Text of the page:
How grocery stores are trying to prevent 'panic buying' as coronavirus causes stockpiling, emptying shelves
- A food retail trade group published a guide to help retailers prepare for changes to customers' shopping habits, such as increased use of self-checkout or demand for food handlers to wear masks.
- Experts say grocery stores can help by accelerating shipments and holding back some items as centralized stock.
- Stores could also consider rationing the number of each item that customers can buy.
As an outbreak of a new coronavirus causes some U.S. customers to fill up shopping carts and thin out store shelves, industry groups and experts say grocers can tamp down on "panic buying" by planning ahead and trying to stay stocked.
Grocery stores, including Costco stores, have seen a spike in sales of household items like hand sanitizer, face masks and cases of bottled water in recent weeks. Sales of shelf-stable grocery items, including fruit snacks, dried beans and pretzels, are on the rise, too, according to late-February data from Nielsen.
At U.S. stores, sales of fruit snacks were up by nearly 13%, dried beans were up 10% and pretzels were up 9% in the week that ended Feb. 22, according to Nielsen data. Sales of energy drinks, pet medicine, vitamin supplements and first-aid kits also saw sales spike.
Doug Baker, vice president of industry relations at food retailer trade group FMI, said U.S. shoppers have focused on buying items for prevention and preparedness. Now, in some parts of the country, they are shifting to response mode. He said they're buying longer-lasting grocery items, such as canned goods and frozen fruits and vegetables.
He said retailers are doing their best to predict and respond to such shifts.
"We have to try to understand what consumers are thinking before they think of it," Baker said. "In an event like this, you have to quickly adapt to whatever consumer demand is," he said. "And in a moment of crisis, you have some idea of the demand that may peak, but you don't know the magnitude to which they'll peak and the geographies where they'll peak."
The Centers for Disease Control and Prevention earlier Monday said there are about 91 confirmed or presumed cases of COVID-19 in the U.S. Many of those individuals contracted the virus while they were traveling. However, about 26 cases are either confirmed or presumed to be from human-to-human transmission in the U.S. At least six people in the U.S. have died, with the majority of those deaths in the Seattle area.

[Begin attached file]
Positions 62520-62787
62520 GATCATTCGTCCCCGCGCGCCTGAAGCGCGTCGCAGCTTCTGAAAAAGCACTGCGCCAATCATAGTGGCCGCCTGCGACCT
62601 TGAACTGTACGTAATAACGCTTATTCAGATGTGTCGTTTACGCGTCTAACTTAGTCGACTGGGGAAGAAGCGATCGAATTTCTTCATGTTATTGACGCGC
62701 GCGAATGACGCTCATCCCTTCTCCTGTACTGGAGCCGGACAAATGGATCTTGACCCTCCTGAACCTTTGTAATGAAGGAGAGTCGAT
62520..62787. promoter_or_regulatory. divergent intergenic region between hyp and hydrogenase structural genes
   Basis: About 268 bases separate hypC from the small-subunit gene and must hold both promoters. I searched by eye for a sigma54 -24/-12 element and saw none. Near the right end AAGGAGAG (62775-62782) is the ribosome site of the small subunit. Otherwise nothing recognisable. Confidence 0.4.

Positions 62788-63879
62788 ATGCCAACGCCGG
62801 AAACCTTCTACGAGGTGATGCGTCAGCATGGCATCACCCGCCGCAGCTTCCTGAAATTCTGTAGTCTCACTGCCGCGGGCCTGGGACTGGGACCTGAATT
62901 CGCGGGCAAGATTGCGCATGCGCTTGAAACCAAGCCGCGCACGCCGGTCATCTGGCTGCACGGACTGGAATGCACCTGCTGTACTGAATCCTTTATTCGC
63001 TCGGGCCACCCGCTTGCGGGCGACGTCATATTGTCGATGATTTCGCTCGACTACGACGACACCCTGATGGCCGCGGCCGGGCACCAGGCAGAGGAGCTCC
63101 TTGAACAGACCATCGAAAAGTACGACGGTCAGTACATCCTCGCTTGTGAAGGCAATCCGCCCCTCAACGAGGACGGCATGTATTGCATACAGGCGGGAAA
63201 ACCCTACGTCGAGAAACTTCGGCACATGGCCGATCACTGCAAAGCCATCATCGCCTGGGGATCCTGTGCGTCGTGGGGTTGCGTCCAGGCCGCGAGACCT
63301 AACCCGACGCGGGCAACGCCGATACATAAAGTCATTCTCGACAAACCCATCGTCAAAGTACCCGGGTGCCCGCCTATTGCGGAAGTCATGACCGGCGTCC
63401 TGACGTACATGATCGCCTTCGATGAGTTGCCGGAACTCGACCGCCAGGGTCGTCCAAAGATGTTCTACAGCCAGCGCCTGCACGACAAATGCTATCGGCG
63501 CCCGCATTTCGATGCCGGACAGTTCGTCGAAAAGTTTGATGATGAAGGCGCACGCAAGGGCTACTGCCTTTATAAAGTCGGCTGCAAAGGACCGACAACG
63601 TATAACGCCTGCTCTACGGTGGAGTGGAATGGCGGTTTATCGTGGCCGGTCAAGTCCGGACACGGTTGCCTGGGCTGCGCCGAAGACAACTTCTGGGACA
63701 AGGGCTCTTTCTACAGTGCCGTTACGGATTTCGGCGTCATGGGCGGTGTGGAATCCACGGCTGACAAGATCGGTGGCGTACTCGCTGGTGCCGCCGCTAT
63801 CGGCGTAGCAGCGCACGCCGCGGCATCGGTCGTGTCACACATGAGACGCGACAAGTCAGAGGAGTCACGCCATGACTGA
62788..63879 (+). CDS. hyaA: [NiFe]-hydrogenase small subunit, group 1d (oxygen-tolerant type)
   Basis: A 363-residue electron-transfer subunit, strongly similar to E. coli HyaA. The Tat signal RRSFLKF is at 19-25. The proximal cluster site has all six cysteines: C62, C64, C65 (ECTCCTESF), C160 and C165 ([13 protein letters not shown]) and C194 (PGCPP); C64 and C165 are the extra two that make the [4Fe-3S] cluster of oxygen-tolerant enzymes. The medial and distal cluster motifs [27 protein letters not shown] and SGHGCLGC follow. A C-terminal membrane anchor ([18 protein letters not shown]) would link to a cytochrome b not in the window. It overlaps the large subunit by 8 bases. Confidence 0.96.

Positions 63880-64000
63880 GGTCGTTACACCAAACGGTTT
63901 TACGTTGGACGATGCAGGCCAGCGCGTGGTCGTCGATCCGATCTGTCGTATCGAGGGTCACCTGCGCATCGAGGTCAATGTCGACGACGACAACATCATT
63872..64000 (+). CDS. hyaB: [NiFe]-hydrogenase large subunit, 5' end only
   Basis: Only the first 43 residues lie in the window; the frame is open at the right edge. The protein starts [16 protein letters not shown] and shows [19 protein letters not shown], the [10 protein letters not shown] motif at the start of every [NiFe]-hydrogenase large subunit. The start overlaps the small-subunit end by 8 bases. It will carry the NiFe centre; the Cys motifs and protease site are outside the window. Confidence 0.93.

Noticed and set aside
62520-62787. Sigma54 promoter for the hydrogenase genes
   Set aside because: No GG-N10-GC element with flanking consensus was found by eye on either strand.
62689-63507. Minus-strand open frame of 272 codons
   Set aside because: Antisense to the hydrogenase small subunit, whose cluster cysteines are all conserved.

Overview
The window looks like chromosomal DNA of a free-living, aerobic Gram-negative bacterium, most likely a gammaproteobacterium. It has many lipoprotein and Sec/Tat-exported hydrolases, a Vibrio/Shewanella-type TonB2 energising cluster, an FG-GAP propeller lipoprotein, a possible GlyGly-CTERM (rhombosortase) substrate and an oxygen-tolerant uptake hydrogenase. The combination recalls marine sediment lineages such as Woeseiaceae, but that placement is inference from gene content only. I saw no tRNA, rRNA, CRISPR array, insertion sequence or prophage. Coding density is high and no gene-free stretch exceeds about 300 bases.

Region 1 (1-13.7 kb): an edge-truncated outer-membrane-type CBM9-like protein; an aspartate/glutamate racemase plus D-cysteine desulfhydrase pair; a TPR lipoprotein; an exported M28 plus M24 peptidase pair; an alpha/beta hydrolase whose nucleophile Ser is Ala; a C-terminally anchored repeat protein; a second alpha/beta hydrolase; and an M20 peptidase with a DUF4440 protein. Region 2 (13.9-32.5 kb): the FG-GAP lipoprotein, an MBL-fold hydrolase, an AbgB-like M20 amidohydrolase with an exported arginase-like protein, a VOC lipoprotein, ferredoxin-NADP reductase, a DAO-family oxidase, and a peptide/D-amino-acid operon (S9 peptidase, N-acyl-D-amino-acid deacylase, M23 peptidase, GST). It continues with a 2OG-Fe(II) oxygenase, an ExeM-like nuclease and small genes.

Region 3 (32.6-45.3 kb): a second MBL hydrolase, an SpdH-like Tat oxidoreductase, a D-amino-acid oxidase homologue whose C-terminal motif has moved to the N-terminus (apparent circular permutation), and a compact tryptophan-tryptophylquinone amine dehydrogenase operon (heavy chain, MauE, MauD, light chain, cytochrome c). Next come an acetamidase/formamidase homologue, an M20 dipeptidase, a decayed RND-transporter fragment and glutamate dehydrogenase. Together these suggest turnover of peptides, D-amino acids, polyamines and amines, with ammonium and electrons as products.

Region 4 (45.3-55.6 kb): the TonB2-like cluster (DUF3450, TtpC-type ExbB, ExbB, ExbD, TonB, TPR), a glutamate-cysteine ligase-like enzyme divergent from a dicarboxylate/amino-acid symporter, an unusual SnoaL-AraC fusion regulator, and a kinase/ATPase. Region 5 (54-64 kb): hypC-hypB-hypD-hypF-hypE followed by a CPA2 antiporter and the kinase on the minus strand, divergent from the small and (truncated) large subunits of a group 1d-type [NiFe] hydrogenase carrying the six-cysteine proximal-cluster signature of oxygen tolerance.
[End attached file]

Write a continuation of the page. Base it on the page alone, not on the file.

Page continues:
On Friday, the industry group published a 16-page guide to help retailers prepare for potential changes to shopping habits. For example, the industry group said shoppers may consolidate grocery trips, with fewer visits and bigger baskets. They may prefer self-checkout and online grocery delivery. And they may have new expectations for neighborhood grocery stores, such as seeing all food handlers wearing masks and gloves and having antibacterial wipes available for use in stores.
Grocery delivery companies Instacart and FreshDirect have both reported a surge in business. Instacart said in a statement Monday that it's had more demand than usual for bottled water, hand sanitizer and other household essentials. FreshDirect said Friday that it had delivery delays and increased demand for fresh seafood, fresh chicken, baby food and household cleaning products.
On his own weekend grocery shopping trip in northern Virginia, Baker said he saw plenty of shoppers and thinned-out shelves of antibacterial hand soap and hand sanitizer.
"It's not often you have to reach to the back of the shelf to get Lysol hand wipes," he said.
Scott McKenzie, global intelligence leader at Nielsen, said consumer behavior with the coronavirus roughly mirrors grocery shopping ahead of extreme weather events like hurricanes or snowstorms. With the coronavirus, however, he said shoppers are especially interested in packaged products and items that haven't traveled far.
He said sales of fresh food items like fruits and vegetables and imported items, such as European cheeses and meats, are likely to take a hit in the U.S. On the other hand, he said, local items and sealed goods, such as granola bars, will likely gain popularity.
Cornell University business professor Karan Girotra, who studies the grocery supply chain, said stores can limit "panic buying" by reassuring customers they are prepared and have adequate supply. He said they should accelerate imports and hold back items in centralized stock, so they can send additional supply to stores and regions of greatest need. He said stores could also consider rationing the number of each item that customers can buy.
He said the coronavirus has caused "a supply side and demand side shock," but he worries the most about customers' fears exacerbating the problem.
"It's like having a bank run," he said. "If people really start panicking and start stocking up on things, then I think all bets are off. It becomes a self-fulfilling prophecy."
— CNBC's Courtney Reagan contributed to this report.